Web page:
on the bathroom shelf, just begging to be used.



Negative Capability

I do not understand the people who believe
their dog loves them. I meet them in the park,
at PetSmart, in the vet’s waiting room,

and they cannot help but tell me of that first meeting
at the pound, the shelter, the breeders, and of how
the dog (this dog, this beautiful boy) did the choosing.

They tell me to look into his eyes, into his little face.
They are convinced those eyes hold love—the same love
they themselves have for their parents, siblings, children.

Last week, a friend brought a print to the house: a black dog
whose sky gazing Goya had captured on the wall
of his dining room and even this hound was not spared

the ignominy of our humanizing: critics would have us believe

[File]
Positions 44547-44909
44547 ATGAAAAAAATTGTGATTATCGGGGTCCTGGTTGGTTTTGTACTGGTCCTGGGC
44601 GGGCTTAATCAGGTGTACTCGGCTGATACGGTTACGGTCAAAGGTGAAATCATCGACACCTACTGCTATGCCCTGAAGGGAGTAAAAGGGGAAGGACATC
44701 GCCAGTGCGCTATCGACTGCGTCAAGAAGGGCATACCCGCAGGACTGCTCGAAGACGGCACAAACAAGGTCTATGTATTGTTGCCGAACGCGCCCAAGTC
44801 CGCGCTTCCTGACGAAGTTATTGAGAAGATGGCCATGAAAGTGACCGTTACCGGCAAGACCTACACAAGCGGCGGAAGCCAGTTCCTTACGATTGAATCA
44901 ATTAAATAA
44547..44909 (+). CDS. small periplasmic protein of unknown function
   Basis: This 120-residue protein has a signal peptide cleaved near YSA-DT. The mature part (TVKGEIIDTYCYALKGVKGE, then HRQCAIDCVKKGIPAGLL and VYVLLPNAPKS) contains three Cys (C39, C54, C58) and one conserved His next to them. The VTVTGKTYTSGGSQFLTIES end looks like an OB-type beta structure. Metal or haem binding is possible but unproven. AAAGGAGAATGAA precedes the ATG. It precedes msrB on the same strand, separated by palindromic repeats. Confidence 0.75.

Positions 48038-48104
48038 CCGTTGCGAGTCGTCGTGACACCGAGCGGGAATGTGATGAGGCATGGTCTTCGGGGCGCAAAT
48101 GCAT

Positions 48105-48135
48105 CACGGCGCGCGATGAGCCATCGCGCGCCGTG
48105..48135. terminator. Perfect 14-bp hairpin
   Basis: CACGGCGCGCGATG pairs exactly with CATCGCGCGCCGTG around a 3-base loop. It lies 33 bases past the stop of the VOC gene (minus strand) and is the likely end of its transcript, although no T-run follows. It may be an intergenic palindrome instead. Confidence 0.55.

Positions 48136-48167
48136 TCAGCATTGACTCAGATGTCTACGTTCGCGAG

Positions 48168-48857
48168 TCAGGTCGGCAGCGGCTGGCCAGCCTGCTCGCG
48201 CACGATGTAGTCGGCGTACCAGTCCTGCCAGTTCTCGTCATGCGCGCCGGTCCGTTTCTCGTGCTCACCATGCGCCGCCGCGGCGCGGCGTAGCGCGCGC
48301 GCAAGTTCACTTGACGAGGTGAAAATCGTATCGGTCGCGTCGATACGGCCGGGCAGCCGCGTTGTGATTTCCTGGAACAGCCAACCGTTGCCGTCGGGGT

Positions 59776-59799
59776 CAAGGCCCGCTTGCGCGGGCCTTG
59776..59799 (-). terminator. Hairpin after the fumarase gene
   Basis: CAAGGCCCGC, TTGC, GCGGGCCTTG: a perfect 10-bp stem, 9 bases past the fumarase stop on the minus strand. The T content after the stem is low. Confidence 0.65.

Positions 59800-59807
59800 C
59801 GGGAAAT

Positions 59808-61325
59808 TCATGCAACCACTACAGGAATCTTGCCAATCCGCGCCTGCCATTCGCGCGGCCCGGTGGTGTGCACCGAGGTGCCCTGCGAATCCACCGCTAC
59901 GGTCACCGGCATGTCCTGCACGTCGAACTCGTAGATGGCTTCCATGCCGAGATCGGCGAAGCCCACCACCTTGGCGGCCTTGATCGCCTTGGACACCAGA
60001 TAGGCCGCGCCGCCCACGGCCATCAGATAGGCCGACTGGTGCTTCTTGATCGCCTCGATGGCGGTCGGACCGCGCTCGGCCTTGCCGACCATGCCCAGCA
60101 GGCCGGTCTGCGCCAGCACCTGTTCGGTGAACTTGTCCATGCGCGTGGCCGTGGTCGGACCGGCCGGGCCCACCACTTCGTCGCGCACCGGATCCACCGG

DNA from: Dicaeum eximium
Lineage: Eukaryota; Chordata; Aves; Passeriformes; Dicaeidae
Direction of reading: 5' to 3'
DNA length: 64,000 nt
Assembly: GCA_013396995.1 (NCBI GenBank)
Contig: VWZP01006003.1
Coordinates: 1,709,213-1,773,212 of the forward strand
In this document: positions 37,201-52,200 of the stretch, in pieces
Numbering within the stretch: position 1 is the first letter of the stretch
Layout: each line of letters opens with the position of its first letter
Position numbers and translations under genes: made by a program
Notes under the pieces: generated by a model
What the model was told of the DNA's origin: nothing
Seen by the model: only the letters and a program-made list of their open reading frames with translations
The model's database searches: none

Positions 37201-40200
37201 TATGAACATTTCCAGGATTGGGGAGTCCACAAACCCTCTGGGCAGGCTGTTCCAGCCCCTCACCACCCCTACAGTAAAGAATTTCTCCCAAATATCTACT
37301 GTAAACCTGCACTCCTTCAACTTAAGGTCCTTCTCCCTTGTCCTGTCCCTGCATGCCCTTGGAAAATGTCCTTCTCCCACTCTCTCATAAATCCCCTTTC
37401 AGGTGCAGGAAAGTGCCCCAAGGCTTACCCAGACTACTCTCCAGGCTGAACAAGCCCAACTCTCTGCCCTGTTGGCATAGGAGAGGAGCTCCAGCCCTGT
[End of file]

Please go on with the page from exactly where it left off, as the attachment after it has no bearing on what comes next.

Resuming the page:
the dog seeks divine intervention, release from the quicksand
of his landscape; fears abandonment, neglect, the absence of regard.

I cannot see it myself.
Today, dawn slowly returning yet again to light the yard,
my own dog lies outside in the dark grass. Inside, his bowl,
a brown sheepskin bed, a tin of crunchy treats, I who love him.

Yet he stays out there with the scrubby grass and all its insects,
the bony pines stalking forward from the weak-veined blue of the sky,
the garden shed moving by slow degrees from black to orange,

with the cows in the valley beginning to call to calves, the jackdaws calling
to other jackdaws, the sun inching up from behind the symmetry
of factory chimneys and roofs, the bulbs dirt-warm in the front border.

And I am sad. Not because I feel he doesn’t love me
enough to come in, to settle on the bed alongside me, to give me
his paw, but more because I am merely human and

have somehow lost my place in all this, my ability to be still,
to set aside my machinations, to be quiet with beauty,
to love all this like a dog.


previously published in the Connecticut Review